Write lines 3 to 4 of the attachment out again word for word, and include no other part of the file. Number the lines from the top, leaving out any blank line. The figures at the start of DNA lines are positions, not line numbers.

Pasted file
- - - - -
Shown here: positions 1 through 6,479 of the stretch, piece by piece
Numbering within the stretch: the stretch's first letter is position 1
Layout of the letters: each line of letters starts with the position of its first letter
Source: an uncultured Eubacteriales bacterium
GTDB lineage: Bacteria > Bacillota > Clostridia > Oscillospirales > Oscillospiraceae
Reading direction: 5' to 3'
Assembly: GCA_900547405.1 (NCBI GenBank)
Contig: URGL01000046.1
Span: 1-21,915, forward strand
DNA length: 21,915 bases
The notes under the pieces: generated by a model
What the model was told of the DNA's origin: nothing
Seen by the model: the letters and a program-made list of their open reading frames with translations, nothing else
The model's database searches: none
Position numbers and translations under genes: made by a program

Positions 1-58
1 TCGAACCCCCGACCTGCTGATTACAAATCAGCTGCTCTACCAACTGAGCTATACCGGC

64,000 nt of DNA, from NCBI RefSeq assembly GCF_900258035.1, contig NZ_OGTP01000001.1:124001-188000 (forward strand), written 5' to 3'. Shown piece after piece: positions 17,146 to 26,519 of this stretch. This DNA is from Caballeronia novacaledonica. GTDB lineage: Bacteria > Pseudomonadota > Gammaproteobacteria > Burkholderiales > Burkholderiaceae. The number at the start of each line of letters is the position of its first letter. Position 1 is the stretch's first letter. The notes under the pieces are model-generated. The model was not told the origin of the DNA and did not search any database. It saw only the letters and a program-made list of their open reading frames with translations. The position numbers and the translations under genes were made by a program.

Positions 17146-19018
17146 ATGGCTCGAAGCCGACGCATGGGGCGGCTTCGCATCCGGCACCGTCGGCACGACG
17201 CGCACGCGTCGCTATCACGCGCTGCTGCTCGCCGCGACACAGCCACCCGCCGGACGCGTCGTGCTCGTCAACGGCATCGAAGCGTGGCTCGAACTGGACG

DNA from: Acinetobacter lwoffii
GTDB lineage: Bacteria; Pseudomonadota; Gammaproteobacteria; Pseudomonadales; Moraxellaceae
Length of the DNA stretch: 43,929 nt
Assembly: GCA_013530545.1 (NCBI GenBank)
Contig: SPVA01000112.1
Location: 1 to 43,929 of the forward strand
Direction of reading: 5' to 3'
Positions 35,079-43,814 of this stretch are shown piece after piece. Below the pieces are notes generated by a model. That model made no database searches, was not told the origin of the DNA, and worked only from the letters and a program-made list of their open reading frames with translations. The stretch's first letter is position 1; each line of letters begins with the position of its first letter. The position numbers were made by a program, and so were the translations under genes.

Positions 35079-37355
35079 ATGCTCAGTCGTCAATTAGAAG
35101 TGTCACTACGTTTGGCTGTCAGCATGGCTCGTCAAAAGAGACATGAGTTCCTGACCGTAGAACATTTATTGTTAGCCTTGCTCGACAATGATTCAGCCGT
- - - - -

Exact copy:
Layout of the letters: each line of letters starts with the position of its first letter
Source: an uncultured Eubacteriales bacterium